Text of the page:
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In the future I think analysts need to be polyglots- you will need to know more than one language for crunching data.
SAS, Python, R, Julia,SPSS,Matlab- Pick Any Two or Any Three.
No, you can’t count C or Java as a statistical language
Efforts to promote Polyglots in Statistical Software are-
- JMP and R reference http://www.jmp.com/support/help/Working_with_R.shtml
2) R for Stata Users (book)
4) Using Python and R together
- Accessing R from Python (Rpy2) http://www.bytemining.com/wp-content/uploads/2010/10/rpy2.pdf
- Big Data with R and Python (though these have been made separately)
- Python for Data Analysis is a book . Python for Data Analysis by Wes McKinney
Probably we need a Python and R for Data Analysis book- just like we have for SAS and R books.
- The RPy2 documentation is handy http://rpy.sourceforge.net/rpy2/doc-2.1/html/introduction.html
- A nice tutorial is also here – also the inspiration to writing this post http://files.meetup.com/1225993/Laurent%20Gautier_R_toPython_bridge_to_R.pdf#!
5) Matlab and R
Reference (http://mathesaurus.sourceforge.net/matlab-python-xref.pdf ) includes Python
5) Octave and R
package http://cran.r-project.org/web/packages/RcppOctave/vignettes/RcppOctave.pdf includes Matlab
6) Julia and python
- Julia and IPython https://github.com/JuliaLang/IJulia.jl
- PyPlot uses the Julia PyCall package to call Python’s matplotlib directly from Julia
7) SPSS and Python is here
8) SPSS and R is as below
- The Essentials for R for Statistics versions 22, 21, 20, and 19 are available here.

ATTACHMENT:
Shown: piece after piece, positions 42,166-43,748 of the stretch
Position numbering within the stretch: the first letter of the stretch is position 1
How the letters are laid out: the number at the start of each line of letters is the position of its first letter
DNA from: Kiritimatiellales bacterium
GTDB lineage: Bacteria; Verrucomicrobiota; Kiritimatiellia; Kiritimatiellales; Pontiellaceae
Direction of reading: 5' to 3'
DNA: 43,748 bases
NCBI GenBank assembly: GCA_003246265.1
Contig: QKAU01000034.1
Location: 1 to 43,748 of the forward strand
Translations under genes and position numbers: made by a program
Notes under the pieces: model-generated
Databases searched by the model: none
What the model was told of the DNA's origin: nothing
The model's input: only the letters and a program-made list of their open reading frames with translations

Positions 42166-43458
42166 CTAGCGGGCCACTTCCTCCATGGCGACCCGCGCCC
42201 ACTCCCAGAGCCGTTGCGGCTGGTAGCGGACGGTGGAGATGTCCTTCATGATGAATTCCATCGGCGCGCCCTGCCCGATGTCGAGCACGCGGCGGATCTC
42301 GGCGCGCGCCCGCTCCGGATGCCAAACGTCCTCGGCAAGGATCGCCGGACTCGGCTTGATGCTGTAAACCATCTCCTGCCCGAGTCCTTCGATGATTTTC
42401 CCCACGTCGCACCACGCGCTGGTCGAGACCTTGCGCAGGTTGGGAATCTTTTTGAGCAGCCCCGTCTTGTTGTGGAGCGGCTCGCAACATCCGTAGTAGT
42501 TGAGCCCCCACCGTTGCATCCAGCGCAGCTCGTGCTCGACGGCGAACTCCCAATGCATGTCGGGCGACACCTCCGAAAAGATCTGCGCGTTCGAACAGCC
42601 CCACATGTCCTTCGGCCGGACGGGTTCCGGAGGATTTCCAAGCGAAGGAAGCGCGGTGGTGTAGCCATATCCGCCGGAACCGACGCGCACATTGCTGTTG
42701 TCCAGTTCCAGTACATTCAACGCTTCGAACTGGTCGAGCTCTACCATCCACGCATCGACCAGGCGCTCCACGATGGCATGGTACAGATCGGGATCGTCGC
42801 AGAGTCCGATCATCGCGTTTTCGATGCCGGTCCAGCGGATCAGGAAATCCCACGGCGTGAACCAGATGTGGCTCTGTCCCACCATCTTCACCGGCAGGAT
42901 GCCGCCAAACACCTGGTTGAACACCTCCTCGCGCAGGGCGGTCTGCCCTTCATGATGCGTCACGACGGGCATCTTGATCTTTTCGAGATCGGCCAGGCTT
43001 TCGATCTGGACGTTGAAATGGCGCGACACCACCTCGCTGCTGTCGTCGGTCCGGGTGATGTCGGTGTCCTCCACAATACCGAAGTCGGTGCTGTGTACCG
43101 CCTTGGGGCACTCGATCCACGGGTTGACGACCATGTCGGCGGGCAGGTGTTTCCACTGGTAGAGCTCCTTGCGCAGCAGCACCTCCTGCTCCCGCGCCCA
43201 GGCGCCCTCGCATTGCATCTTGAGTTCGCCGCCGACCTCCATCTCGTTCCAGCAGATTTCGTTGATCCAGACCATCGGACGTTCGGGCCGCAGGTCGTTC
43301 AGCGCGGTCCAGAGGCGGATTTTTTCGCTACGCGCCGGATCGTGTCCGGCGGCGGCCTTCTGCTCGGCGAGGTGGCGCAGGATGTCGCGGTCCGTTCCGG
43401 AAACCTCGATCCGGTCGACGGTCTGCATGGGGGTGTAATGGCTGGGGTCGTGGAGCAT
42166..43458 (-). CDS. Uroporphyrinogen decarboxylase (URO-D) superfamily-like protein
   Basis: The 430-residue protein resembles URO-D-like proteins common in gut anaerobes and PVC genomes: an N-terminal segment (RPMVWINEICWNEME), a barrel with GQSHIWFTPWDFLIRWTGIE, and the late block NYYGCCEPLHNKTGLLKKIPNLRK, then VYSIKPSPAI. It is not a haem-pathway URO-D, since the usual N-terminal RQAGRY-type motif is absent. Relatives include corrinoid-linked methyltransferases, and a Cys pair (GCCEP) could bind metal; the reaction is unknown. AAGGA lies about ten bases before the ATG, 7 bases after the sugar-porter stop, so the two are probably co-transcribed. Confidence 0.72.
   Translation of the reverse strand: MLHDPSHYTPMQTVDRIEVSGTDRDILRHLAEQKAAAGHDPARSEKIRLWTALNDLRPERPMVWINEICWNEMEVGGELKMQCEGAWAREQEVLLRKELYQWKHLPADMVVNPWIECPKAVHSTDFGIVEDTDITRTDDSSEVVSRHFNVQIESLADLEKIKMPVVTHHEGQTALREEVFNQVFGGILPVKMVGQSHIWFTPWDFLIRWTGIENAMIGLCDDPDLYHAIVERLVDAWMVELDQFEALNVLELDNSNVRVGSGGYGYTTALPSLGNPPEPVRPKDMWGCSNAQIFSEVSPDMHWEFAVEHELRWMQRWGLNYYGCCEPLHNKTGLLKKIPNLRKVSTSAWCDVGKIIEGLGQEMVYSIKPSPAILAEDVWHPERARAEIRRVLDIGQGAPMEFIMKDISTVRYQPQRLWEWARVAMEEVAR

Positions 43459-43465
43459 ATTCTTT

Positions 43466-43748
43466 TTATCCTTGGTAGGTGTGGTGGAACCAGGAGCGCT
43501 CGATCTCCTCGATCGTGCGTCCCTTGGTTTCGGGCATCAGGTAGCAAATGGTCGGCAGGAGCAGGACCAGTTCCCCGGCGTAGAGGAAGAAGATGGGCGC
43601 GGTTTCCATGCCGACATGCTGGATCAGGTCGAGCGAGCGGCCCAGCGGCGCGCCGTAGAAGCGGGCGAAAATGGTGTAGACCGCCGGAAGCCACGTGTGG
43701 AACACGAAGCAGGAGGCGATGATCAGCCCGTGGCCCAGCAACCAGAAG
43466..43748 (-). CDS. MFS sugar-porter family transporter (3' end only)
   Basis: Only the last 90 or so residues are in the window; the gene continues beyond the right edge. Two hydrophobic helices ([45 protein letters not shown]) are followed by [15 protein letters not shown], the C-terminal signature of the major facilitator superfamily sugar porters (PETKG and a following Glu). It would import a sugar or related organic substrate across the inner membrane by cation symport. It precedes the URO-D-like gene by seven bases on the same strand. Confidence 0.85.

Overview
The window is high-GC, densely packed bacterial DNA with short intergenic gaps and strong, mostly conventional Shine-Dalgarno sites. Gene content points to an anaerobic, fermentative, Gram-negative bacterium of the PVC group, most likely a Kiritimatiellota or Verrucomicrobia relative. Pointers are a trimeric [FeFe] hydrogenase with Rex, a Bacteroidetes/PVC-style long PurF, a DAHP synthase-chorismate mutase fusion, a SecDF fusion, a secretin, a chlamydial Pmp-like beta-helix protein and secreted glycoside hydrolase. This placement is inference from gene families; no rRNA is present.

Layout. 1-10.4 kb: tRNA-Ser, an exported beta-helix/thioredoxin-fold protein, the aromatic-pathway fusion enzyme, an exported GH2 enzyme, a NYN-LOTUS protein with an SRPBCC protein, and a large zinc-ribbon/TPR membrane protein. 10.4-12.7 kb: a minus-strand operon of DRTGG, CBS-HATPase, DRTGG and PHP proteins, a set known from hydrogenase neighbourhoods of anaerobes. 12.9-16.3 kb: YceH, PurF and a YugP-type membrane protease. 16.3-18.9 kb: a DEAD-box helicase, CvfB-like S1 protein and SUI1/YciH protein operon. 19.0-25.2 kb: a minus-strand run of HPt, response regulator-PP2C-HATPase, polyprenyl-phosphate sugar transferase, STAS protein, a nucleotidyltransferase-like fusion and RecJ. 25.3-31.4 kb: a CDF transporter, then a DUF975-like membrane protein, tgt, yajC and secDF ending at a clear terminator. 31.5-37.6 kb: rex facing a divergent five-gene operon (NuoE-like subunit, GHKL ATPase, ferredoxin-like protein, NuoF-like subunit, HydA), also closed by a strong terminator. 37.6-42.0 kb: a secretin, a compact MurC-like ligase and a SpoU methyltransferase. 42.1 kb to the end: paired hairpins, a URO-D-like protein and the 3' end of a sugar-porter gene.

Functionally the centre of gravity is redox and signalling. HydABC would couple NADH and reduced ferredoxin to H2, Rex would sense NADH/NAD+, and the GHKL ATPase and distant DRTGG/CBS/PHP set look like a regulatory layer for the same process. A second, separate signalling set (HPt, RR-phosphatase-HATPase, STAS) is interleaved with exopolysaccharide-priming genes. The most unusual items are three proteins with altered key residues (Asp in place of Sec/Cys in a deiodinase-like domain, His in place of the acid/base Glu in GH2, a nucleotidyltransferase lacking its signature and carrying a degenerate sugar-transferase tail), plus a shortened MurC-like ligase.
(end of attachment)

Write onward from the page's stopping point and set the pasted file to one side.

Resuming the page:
- This link will take you to the SourceForge site where the Version 18 Essentials and Plugins are hosted.
9) Using R from Clojure – Incanter
Use embedded R from Clojure and Incanter http://github.com/jolby/rincanter
I really liked the mature design, and foundation of this charitable organization. While it is similar to FOAS in many ways (http://www.foastat.org/projects.html) I like the projects . Excellent projects and some of which I think should be featured in Journal of Statistical Software- (since there is a seperate R Journal) unless it wants to be overtly R focused.
In the same manner I think some non Python projects should try and reach out to NumFocus (if it is not wanting to be so PyFocus-ed)
Here it is NumFocus
NumFOCUS supports and promotes world-class, innovative, open source scientific software. Most individual projects, even the wildly successful ones, find the overhead of a non-profit to be too large for their community to bear. NumFOCUS provides a critical service as an umbrella organization which removes the burden from the projects themselves to raise money.
Money donated through NumFOCUS goes to sponsor things like:
- Coding sprints (food and travel)
- Technical fellowships (sponsored students and mentors to work on code)
- Equipment grants (to developers and projects)
- Conference attendance for students (to PyData, SciPy, and other conferences)
- Fees for continuous integration and other software engineering tools